The Carnegie Council for Ethics in International Affairs will turn one hundred years old in February 2014. Andrew Carnegie founded the Council in 1914 with a specific purpose in mind: he thought it was possible to avoid the Great War that he and many others believed was on the horizon. In fact, he approached the project with considerable optimism, confident that the barbarity of industrial war would become a thing of the past. Humanity was evolving, becoming more civilized with each passing decade. Common interests and common sense would surely make large-scale war a relic of bygone days, similar to other uncivilized practices, such as slavery and dueling. Sadly, it was not to be.
The twentieth century brought many horrors, including three world wars (if we count the cold war), the Holocaust, genocides, famines, ethnic cleansing, and terrorism. Yet it also brought amazing normative shifts. Standards have risen, expectations have changed. Universal education, the right to vote, social security, civil rights, women’s rights, the rights of minorities, environmental awareness—all were once thought to be unrealizable, if thought of at all, and yet today they are largely considered basic and fundamental.
Despite the many intractable conflicts we see in today’s world and despite the vast inequalities and unfair circumstances that persist, there are common interests we can build upon. In a globalizing world, we have many opportunities to work toward harmonizing norms and standards to make our planet a more peaceful place. It now seems reasonable to think that the days of large-scale industrial war may be numbered. And perhaps the concept of war itself might evolve into something that looks more like cooperative policing than the “total-war” scenarios we have seen over the past hundred years. We have a lot of work to do here—especially in the area of reducing nuclear weapons—but it is feasible, especially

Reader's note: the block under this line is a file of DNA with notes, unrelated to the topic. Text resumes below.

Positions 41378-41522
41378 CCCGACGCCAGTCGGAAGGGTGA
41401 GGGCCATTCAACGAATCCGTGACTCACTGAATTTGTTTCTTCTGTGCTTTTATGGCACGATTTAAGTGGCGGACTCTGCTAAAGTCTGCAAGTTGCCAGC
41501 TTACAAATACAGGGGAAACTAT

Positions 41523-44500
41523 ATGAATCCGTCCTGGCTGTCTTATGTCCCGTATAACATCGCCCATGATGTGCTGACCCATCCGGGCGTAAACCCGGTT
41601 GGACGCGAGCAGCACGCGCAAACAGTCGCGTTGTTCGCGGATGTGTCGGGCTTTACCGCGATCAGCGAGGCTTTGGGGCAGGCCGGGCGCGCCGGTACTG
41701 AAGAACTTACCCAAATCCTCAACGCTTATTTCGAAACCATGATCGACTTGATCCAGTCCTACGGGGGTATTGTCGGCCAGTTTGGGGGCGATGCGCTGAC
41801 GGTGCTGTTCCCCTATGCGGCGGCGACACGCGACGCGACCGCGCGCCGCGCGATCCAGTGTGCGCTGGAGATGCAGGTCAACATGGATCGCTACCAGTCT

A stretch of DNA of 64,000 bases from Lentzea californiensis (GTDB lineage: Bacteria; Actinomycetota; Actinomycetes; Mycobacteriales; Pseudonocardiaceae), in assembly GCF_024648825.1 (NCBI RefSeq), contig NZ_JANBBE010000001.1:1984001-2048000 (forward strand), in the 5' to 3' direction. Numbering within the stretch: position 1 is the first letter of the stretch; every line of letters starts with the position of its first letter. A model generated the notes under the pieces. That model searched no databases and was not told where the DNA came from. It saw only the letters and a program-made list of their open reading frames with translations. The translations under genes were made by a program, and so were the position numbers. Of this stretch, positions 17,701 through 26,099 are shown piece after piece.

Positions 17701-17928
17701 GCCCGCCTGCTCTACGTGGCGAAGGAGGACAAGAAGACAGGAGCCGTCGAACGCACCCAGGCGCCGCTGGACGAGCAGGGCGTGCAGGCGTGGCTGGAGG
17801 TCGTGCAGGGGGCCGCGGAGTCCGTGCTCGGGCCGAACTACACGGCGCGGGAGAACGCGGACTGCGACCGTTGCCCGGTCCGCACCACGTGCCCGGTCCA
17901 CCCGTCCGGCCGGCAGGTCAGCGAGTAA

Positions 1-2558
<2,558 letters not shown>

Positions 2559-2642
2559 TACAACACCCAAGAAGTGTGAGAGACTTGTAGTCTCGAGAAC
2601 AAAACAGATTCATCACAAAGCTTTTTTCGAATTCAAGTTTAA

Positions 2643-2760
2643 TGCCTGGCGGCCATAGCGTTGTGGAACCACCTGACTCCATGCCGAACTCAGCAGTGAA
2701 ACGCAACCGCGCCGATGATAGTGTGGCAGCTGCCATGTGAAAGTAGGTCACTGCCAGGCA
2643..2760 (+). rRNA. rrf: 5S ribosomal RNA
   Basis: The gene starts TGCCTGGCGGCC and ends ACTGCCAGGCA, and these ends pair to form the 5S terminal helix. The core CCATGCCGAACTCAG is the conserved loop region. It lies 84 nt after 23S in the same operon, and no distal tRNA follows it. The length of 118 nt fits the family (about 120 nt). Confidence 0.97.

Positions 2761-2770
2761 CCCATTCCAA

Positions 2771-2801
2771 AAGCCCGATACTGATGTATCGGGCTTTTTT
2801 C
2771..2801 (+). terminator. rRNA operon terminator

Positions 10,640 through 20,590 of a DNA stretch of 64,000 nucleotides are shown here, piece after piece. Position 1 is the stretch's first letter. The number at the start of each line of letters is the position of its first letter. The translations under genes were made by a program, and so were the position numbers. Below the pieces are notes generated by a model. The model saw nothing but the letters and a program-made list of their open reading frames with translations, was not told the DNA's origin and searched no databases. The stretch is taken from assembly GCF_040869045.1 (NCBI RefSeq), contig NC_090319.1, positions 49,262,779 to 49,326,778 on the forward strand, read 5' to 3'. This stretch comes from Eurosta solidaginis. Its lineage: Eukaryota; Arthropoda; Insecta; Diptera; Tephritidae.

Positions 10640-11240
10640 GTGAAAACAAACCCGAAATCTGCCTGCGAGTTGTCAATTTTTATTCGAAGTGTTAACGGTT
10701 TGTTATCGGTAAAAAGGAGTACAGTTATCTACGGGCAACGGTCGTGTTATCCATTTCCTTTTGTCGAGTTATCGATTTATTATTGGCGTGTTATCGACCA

if we base it on a common global ethic.
The following symposium is a product of the inaugural meeting of the Carnegie Council’s Global Ethics Network in November 2011 at the Council’s headquarters in New York City. Over the next two years a network of participants, led by a talented group of Global Ethics Fellows—some of whom have contributed responses to this symposium—will help establish a new framework for debating a global ethic, and produce interactive pedagogical tools, original university-level curricula, and lasting cross-border partnerships. Ethics & International Affairs will collaborate closely with the Fellows and others involved in this ambitious project, publishing innovative work on the role of changing values and norms in international relations today.
In the following essay, Michael Ignatieff takes a global ethic to mean “a morality whose object is ‘one world’ in which all human beings are entitled to equal moral concern and in which we have common responsibilities to our habitat,” and which “seeks to defend all human beings and our common habitat against partialities and interests grounded in family, community, ethnicity, economic position, and nation.” The idea comes to life in applying it to specific cases where claims of universality and particularity compete.
We agree: life on earth is fast becoming a shared destiny. Reimagining a global ethic—with all of its possibilities and limitations—is no longer a luxury. It is a practical necessity. As the Council looks toward its centennial and beyond, we invite you to join us in this challenging but critical task.